Designer's Notes: You Are Here

A Journey Of A Thousand Miles . . .

by Genevieve R. Cogman

Art by Dan Smith

Designer's Notes: You Are Here When I was first thinking about this In Nomine project, I had visions of all sorts of exotic places. Remote monasteries in India, Antarctic bases for Servitors of Vapula, old ruined castles in Germany where the sworn remnants of Teutonic knights still maintained guard over something . . .

Then I began looking a little more closely at what was being asked for, and realized that what was wanted wasn't a Tour Guide To The World. What was wanted was a group of locations that could easily be slotted into a campaign without requiring the characters to go halfway across the world to get there. (Locations in Heaven, and Hell, and the Marches, were slightly different -- distance and travel became less important, and I could put interesting areas anywhere that I wanted.)

I therefore had to start thinking -- for Earth, at any rate -- about locations which weren't geographically tied down (such as the Antarctic base) but with interesting twists or secrets. I also began thinking about locations in terms of the people there. Geography, in the end, was a fairly minor part of it; it was the inhabitants who made a location interesting. The history of an area was also a factor. Innocent-looking places could have the most fascinating secrets. A kindergarten playground might have been the site of a Satanic altar, or a lighthouse might be built over an Ethereal Tether . . .

In the celestial and ethereal realms, the locations I designed were more to do with theme. A place within an Archangel's Cathedral or a Prince's Principality must by necessity have some connection to its master's Word, whether that was Stone, or the Game, or anything else. And as the Ethereal Domains were shaped by collective dreams and ideas, those even moreso would have some central concept.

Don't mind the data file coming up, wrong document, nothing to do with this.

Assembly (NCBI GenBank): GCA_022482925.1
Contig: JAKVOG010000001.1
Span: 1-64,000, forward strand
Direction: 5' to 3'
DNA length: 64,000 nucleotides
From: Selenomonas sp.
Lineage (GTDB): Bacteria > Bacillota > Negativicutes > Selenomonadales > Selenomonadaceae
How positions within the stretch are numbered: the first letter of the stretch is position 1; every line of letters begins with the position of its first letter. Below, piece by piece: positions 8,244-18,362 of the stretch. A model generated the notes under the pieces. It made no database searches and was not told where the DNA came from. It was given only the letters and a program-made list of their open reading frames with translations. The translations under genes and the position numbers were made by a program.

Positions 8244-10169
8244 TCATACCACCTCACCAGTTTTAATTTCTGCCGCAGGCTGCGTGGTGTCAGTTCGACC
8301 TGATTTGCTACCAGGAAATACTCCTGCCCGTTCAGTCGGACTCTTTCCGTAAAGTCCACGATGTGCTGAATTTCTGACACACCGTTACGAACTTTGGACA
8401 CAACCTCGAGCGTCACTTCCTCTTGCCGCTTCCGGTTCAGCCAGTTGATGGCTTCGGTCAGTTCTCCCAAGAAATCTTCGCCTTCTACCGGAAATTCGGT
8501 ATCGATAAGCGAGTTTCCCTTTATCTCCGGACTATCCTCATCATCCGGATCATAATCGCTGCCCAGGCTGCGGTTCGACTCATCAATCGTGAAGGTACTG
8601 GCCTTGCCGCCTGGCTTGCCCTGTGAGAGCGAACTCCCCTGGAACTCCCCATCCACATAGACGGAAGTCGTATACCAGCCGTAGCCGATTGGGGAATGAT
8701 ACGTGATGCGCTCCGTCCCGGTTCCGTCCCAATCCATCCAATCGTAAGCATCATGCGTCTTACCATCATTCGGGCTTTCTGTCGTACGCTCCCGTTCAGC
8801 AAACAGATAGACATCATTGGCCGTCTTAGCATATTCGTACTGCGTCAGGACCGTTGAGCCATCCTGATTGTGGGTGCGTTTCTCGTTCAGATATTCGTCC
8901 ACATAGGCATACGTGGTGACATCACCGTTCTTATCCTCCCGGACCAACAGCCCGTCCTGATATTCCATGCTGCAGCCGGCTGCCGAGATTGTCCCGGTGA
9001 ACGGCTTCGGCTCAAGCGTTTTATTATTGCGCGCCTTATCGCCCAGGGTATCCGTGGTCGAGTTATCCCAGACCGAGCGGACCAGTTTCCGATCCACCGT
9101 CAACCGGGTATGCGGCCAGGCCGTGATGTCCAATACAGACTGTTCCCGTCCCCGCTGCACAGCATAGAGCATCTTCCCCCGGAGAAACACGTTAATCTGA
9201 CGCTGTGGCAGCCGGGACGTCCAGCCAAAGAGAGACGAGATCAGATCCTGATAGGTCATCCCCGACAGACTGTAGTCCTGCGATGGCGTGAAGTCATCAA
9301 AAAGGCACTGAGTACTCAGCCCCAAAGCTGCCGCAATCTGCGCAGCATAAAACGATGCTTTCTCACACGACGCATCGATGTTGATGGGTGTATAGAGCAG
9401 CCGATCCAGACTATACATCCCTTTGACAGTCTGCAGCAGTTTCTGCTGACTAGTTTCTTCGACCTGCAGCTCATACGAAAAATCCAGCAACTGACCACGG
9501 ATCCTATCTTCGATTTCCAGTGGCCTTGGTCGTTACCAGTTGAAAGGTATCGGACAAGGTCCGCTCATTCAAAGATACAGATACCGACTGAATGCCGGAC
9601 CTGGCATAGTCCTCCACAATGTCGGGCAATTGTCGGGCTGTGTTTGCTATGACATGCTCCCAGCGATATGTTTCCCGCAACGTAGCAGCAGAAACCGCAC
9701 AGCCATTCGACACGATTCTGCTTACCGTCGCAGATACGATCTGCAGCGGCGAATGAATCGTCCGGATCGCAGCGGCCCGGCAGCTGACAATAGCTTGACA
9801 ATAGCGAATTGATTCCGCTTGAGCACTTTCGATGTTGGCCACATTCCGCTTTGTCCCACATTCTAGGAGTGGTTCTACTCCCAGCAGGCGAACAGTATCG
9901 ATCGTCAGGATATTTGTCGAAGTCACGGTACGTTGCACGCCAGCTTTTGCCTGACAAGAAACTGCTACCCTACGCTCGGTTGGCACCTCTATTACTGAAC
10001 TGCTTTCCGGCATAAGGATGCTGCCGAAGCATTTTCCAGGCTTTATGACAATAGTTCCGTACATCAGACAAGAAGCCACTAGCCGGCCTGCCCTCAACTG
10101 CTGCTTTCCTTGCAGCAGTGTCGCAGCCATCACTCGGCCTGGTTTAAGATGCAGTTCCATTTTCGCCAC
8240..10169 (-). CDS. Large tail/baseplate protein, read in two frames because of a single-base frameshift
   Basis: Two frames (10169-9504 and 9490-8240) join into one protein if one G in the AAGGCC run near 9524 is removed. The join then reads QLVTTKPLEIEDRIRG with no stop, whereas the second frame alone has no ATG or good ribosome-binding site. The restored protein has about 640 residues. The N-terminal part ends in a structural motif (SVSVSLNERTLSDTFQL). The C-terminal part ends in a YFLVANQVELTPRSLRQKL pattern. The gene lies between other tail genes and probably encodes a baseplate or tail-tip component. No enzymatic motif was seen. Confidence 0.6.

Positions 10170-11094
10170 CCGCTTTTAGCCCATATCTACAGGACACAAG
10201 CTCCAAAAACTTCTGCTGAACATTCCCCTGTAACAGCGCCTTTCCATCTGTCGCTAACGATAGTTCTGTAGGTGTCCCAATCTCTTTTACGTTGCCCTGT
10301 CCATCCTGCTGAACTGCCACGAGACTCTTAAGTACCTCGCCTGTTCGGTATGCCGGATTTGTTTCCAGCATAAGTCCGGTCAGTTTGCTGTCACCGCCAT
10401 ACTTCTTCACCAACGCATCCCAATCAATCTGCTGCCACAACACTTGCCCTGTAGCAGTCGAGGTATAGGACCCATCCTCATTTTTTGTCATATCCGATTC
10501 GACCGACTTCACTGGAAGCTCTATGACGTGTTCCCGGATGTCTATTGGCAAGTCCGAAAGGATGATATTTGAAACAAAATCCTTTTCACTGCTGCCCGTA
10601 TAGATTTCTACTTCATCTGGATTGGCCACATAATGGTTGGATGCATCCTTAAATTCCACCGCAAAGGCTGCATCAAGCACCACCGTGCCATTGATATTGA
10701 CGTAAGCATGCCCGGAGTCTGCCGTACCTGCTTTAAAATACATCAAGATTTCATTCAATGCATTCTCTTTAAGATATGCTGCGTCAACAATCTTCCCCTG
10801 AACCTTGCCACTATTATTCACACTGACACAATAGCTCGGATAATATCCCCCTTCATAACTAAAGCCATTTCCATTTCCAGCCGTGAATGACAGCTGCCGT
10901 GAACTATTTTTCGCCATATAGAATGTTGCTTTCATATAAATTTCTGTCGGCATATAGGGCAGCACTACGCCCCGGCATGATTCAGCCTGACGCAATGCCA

This was a main difference between the corporeal locations and the others. Places on Earth usually had some sort of conflict included in their nature, to do with the inhabitants or the purpose of the area -- to make them more interesting to characters.

Designer's Notes: You Are Here

. . . Begins With A Single Step

My first step was to panic.

Then again, that hardly sounds professional. My second step was to work out an outline for the book, where I divided it roughly into Celestial, Ethereal, and Corporeal sections, and listed some ideas for locations in each section. In the end, a number of ideas got thrown out, and some new ones (inspired during the writing process and during everyday life) made their way in. I tried to keep to a daily schedule, in order to meet my deadline, and planned to do a set number of pages every day. Fortunately, the locations were very modular (with each one being a set number of pages) and so they could easily be marked out in chunks "to be done."

As I managed to finish chapters, I sent them off to my editor (Bob Schroeck) and the Line Editor (Elizabeth McCoy) to be checked over. To both of these, my sincere thanks for all their help and input. In a couple of cases, where a single location was particularly awkward or had details which needed urgent input, I sent the single section to be checked before the chapter was finished. A lot of email got sent both ways, and multiple versions of single locations began to swarm (and breed) on my computer hard drive.

Naturally, some locations that I'd considered didn't make it into the final draft. They either displayed problems that would require a lot of work to become feasible, or they just didn't have enough going on at first glance to make the cut.

However, nothing stops me listing a few of the rejected ideas here. And nothing stops you from taking these ideas and incorporating them into your In Nomine campaign.

The Ones That Fell Off The Map

Cliffs In Darkness